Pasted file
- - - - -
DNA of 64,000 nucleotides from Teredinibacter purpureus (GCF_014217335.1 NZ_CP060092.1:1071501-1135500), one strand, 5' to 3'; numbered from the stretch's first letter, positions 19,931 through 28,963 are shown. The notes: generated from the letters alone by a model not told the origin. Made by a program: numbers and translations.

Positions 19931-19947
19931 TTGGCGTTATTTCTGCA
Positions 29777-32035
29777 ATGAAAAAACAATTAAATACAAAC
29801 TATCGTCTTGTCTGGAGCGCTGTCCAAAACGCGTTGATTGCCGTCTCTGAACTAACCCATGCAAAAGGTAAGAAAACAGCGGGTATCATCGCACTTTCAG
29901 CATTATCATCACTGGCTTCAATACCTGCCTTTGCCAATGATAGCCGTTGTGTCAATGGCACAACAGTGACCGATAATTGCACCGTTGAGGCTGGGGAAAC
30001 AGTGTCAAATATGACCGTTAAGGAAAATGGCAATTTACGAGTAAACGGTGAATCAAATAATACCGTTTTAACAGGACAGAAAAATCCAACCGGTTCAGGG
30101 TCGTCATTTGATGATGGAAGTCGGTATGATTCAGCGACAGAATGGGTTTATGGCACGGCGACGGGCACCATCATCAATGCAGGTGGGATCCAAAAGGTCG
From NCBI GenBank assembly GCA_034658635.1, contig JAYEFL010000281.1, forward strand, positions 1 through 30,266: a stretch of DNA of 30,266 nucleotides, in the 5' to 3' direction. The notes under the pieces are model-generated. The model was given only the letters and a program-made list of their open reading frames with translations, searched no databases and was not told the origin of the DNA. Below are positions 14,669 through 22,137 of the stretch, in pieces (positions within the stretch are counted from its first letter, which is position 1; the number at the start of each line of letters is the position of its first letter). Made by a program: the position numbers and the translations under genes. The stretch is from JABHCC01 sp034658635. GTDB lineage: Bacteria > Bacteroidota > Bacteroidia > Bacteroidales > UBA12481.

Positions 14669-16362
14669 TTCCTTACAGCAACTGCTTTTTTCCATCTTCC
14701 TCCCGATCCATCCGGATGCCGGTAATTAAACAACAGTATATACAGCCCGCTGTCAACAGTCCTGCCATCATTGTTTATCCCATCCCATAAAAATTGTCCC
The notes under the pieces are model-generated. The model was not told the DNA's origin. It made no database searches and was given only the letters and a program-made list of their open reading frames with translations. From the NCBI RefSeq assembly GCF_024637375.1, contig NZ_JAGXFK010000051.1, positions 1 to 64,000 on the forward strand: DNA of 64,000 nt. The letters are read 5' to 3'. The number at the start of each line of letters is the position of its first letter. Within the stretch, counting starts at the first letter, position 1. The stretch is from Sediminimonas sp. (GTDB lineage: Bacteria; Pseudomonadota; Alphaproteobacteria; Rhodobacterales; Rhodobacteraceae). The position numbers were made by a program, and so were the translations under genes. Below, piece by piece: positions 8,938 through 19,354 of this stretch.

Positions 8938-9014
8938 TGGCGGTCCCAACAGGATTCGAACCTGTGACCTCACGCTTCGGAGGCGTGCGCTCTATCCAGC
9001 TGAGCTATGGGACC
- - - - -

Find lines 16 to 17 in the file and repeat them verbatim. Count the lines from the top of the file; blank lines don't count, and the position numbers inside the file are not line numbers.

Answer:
8938 TGGCGGTCCCAACAGGATTCGAACCTGTGACCTCACGCTTCGGAGGCGTGCGCTCTATCCAGC
9001 TGAGCTATGGGACC